Linux Commands – free

Linux Commands – free

Linux Commands – free

Hello Everyone

Welcome to CloudAffaire and this is Debjeet.

In the last blog post, we have discussed df command in Linux which is used to get file system disk space usage.

https://cloudaffaire.com/linux-commands-df/

In this blog post, we will discuss free command in Linux. free command is used to display current system memory usage. By default, free command displays the total amount of free and used physical and swap memory in the system, as well as the buffers and caches used by the kernel. The information is gathered by parsing /proc/meminfo. The displayed columns are:

  • total: Total installed memory (MemTotal and SwapTotal in /proc/meminfo)
  • used: Used memory (calculated as total – free – buffers – cache)
  • free: Unused memory (MemFree and SwapFree in /proc/meminfo)
  • shared: Memory used (mostly) by tmpfs (Shmem in /proc/meminfo, displayed as zero if not available)
  • buffers: Memory used by kernel buffers (Buffers in /proc/meminfo)
  • cache: Memory used by the page cache and slabs (Cached and SReclaimable in /proc/meminfo)
  • buff/cache: Sum of buffers and cache
  • available: Estimation of how much memory is available for starting new applications, without swapping.

Linux Commands – free:

You can use free command to get current memory and swap utilization. By default, memory usage is printed in units of 1024 bytes (kibibytes), but this can be overridden with different options.

You can use free -h or –human options to show all output fields automatically scaled to the shortest three digit unit and display the units of print out. The following units are used.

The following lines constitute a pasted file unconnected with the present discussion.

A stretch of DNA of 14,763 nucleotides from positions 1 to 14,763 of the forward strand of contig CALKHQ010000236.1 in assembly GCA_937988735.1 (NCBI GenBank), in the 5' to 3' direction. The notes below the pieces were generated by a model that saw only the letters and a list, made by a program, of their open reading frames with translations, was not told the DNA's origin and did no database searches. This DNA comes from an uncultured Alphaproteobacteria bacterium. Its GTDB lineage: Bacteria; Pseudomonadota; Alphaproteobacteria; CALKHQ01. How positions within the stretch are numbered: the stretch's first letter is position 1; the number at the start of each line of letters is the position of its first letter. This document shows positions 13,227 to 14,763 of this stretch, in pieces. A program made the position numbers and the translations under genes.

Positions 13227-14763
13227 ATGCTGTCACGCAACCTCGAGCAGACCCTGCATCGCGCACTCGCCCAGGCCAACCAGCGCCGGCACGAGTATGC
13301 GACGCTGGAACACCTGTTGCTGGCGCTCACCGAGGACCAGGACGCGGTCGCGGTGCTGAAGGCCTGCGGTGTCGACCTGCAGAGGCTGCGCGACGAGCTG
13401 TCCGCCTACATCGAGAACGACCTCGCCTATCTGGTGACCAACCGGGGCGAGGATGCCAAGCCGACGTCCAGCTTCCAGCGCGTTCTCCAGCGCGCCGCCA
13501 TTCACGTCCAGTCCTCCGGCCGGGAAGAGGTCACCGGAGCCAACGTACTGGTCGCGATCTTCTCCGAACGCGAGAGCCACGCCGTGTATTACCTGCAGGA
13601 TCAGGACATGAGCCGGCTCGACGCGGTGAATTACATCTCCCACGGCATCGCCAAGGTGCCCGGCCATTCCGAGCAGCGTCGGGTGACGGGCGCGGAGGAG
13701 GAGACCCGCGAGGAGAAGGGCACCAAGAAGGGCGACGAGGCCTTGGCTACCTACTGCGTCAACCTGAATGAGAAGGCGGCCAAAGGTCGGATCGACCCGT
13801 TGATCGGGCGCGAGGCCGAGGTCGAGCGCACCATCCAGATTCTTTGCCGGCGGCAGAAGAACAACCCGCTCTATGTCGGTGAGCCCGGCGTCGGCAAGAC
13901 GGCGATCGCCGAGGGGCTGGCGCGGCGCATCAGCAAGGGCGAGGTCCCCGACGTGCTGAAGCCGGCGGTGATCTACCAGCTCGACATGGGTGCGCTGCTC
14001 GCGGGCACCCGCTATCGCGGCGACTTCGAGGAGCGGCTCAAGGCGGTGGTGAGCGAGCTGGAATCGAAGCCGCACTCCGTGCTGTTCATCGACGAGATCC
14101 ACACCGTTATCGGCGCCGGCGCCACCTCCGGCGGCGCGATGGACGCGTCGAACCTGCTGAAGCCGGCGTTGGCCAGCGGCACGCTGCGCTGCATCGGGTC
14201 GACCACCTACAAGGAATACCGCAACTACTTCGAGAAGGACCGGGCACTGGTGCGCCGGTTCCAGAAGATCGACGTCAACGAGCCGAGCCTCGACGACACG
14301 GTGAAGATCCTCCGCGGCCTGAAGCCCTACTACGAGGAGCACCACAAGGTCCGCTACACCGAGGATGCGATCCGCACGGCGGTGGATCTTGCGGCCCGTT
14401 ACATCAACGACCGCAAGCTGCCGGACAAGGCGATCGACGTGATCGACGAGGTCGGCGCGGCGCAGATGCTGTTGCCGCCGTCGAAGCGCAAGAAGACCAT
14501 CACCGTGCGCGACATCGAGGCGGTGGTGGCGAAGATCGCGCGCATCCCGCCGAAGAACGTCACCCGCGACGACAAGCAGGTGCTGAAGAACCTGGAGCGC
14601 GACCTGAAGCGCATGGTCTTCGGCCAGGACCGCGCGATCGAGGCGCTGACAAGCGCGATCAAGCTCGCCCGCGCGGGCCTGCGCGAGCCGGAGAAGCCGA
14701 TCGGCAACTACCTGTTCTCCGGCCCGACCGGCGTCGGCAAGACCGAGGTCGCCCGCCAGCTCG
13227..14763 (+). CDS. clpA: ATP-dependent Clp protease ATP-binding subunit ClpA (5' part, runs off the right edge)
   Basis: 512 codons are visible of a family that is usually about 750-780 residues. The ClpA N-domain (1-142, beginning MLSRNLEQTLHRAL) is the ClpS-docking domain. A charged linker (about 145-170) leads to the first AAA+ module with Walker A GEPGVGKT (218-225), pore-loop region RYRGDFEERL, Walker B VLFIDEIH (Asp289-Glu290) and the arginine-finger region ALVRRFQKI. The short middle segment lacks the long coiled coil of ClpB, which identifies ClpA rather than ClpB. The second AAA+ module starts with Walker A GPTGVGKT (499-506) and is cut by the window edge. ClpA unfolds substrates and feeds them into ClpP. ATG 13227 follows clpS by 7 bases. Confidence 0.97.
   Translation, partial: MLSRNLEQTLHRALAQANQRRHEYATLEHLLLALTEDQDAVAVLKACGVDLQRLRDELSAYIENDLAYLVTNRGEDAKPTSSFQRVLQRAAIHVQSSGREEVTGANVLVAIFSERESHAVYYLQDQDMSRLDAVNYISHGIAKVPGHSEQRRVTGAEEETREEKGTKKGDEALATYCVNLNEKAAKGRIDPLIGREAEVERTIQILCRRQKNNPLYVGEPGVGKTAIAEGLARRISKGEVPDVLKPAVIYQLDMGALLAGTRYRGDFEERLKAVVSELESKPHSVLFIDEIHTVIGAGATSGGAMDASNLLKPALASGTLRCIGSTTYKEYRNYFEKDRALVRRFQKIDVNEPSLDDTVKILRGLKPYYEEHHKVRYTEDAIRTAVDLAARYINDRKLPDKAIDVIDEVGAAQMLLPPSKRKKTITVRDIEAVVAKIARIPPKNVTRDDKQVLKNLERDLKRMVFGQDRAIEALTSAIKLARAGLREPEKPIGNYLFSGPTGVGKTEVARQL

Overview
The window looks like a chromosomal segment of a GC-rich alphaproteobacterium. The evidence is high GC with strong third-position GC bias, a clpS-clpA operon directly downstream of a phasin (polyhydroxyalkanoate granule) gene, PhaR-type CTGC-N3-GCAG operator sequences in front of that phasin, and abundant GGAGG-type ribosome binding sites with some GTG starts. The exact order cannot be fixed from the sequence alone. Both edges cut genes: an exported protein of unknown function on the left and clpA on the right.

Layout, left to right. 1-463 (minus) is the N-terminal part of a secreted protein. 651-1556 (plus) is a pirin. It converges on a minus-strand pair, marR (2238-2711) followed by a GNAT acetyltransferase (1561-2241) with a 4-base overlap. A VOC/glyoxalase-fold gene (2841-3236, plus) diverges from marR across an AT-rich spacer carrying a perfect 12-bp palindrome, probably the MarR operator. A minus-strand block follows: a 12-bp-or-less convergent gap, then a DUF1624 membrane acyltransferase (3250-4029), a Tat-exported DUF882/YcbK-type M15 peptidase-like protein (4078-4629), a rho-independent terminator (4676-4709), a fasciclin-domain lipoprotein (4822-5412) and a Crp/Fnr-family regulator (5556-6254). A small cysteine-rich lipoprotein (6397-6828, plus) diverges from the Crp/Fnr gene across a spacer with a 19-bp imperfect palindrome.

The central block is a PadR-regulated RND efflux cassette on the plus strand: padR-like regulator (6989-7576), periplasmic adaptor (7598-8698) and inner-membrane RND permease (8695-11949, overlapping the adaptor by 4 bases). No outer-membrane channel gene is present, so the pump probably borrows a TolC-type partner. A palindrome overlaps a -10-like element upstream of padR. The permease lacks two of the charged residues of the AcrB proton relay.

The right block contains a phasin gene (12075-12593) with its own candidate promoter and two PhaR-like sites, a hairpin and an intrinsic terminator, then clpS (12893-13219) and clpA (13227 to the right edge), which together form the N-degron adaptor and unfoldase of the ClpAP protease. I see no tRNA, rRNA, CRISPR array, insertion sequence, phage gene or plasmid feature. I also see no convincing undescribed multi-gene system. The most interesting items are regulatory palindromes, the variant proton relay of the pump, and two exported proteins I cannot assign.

• B = bytes
  • Ki = kibibyte (1024 bytes)
  • Mi = mebibyte (1024 kibibyte)
  • Gi = gibibyte (1024 mebibyte)
  • Ti = tebibyte (1024 gibibyte)
  • Pi = pebibyte (1024 tebibyte)

You can use free -w or –wide options to switch to the wide mode which produces lines longer than 80 characters. In wide mode buffers and cache are reported in two separate columns.

You can use free -l or –lohi options to show detailed low and high memory statistics.

You can use free -t or –total options to display a line showing the column totals.

You can use free -s or –seconds delay options to continuously display the result delay seconds apart. You may actually specify any floating-point number for delay using either . or , for the decimal point. You can use -c or –count options with -s delay option to display the result count times every delay seconds.

free command provides lots of options to control the size units in the output. Below is the list of all available size options in free command.

  • -b, –bytes: Display the amount of memory in byt
  • –kibi: Display the amount of memory in kibibytes. (default)
  • –mebi: Display the amount of memory in mebibyt
  • –gibi: Display the amount of memory in gibibyt
  • –tebi: Display the amount of memory in tebibyt
  • –pebi: Display the amount of memory in pebibytes.
  • –si: Display in power of 1000 instead power of 1024
  • –kilo: Display the amount of memory in kilobytes. Implies –si
  • –mega: Display the amount of memory in megabytes. Implies –si
  • –giga: Display the amount of memory in gigabytes. Implies –si
  • –tera: Display the amount of memory in terabytes. Implies –si
  • –peta: Display the amount of memory in petabytes. Implies –si

Hope you have enjoyed this article. In the next blog post, we will discuss crontab command in Linux.

 

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